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Cheeku, Inc. v. Napolitano

United States District Court, Seventh Circuit

January 28, 2014

JANET NAPOLITANO, Secretary, U.S. Department of Homeland Security; ALEJANDRO MAYORKAS, Director, U.S. Citizenship & Immigration Services; and ERIC H. HOLDER, JR., Attorney General of the United States, Defendants.


JOHN W. DARRAH, District Judge.

Plaintiffs, Cheeku, Inc., d/b/a Dunkin' Donuts, ("Cheeku") and Kaushikkumar A. Patel, have challenged the denial of an employment-based immigrant visa petition by the United States Citizenship and Immigration Services ("USCIS"), after the USCIS denied the petition as moot because the employer who filed the petition on Patel's behalf dissolved in bankruptcy while the matter was pending. Plaintiffs have moved for partial summary judgment, arguing that there is no genuine issue of material fact as to the original petitioner's ability to pay the prevailing wage or as to Plaintiffs' standing to challenge the denial of the petition. Defendants have cross-moved for summary judgment, arguing that there are no genuine issues of material fact and that, as a matter of law, the USCIS correctly denied the visa petition. For the reasons discussed below, Defendants' Motion [39] is granted; Plaintiffs' Motion is denied as moot [17, 18, 35]; and the USCIS's decision is affirmed.


The facts in this case are, for the most part, undisputed. Kaushikkumar A. Patel, a native and citizen of India, entered the United States without inspection on or about October 3, 1994 near Brownsville, Texas. (Defendants' Rule 56.1 Statement of Uncontested Facts ("SOF") ¶ 1.) Patel was apprehended by Border Patrol agents on October 5, 1994, at which time Patel stated he had flown from India to Costa Rica, had traveled north to the U.S. border, and was going to Tampa, Florida to seek employment. (SOF ¶ 2.) Patel was placed in deportation proceedings and ordered deported in absentia on January 13, 1995, by an immigration judge in Texas. (SOF ¶ 2.)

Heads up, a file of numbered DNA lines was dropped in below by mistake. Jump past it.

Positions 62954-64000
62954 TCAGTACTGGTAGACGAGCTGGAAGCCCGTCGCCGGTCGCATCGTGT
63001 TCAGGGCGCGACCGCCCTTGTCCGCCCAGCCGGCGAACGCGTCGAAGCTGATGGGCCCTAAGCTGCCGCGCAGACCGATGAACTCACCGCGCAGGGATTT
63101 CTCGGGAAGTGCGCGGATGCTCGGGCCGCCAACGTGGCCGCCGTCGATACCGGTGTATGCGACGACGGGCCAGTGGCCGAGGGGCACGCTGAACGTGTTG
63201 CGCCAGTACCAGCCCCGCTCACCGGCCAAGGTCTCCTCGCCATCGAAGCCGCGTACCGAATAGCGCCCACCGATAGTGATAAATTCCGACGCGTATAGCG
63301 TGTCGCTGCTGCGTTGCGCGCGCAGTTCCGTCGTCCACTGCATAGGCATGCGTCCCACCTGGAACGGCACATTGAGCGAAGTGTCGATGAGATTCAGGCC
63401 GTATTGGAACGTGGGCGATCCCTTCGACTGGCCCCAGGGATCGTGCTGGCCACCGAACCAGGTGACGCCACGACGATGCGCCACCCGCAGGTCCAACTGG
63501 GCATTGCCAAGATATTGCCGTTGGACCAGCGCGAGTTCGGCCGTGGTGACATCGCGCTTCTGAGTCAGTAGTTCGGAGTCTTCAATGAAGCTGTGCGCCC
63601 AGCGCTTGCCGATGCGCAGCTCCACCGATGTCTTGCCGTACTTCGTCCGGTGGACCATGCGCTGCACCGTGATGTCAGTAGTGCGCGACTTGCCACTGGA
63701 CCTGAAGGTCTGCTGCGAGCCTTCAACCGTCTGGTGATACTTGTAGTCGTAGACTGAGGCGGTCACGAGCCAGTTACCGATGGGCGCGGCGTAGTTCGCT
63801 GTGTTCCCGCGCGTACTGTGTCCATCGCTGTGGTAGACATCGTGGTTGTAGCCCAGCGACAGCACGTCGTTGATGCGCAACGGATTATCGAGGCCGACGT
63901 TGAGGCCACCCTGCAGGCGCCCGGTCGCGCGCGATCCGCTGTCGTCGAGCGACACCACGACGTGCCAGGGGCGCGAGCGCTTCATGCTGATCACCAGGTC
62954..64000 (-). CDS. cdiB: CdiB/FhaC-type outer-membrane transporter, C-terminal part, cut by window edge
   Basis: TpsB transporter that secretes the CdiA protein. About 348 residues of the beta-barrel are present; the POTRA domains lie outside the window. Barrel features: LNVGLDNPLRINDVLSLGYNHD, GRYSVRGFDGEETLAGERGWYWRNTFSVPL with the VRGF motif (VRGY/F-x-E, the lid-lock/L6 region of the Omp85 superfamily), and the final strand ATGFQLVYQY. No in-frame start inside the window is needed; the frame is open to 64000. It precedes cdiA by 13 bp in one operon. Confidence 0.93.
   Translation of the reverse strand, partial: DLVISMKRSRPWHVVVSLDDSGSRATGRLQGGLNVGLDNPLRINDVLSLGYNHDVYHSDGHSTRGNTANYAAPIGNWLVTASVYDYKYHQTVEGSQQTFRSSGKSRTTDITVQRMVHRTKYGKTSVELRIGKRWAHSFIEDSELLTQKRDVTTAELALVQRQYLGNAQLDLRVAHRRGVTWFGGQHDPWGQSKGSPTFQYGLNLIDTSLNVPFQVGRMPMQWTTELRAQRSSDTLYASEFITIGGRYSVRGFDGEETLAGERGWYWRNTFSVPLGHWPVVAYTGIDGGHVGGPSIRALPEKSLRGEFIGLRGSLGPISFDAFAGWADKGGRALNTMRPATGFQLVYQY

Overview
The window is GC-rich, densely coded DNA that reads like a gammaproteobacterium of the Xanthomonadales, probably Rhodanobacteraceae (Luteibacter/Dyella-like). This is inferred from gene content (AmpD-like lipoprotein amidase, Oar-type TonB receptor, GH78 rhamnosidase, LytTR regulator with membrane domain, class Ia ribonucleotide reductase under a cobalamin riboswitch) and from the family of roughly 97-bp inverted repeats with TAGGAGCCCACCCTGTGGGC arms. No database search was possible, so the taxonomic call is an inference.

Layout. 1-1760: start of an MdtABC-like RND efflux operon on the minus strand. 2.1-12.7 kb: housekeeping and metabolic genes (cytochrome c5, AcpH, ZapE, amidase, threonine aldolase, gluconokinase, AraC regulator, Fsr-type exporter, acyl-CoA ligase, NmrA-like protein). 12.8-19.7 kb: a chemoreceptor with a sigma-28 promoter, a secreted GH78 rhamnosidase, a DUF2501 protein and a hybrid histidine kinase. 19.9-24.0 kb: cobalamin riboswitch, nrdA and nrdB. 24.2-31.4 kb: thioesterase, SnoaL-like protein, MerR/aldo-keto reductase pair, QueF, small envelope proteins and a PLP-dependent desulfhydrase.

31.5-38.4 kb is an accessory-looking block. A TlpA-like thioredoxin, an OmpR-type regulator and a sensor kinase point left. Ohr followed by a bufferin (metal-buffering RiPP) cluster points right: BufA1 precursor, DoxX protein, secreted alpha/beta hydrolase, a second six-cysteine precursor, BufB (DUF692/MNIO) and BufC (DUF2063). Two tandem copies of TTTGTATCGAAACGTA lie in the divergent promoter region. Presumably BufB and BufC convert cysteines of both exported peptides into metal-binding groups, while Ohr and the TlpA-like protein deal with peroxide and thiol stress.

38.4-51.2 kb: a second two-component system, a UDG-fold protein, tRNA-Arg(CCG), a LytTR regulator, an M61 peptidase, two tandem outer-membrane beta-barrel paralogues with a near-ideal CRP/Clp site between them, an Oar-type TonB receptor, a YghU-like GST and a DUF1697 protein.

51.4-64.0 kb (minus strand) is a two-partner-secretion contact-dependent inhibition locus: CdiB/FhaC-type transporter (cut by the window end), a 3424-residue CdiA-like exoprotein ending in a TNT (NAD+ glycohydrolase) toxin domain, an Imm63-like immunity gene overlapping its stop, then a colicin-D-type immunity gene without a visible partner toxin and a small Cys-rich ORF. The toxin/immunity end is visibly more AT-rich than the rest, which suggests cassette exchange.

On April 30, 2004, Tejany & Tejany, Inc. ("Tejany") filed an I-140 immigrant visa petition (the "visa petition") on Patel's behalf, seeking to employ him as the manager of its Dunkin' Donuts restaurant/bakery in Woodstock, Illinois. (SOF ¶ 3.) The visa petition was filed for the "skilled worker" classification, required the employee to have two years of prior experience, and had a priority date of January 1998, which was established when Tejany filed the labor certification with the Department of Labor. (Pl.'s Rule 56.1 Statement of Uncontested Facts ("PSOF") ¶ 2.) Concurrently with the visa petition, Patel filed an I-485 status adjustment application. (SOF ¶ 3.)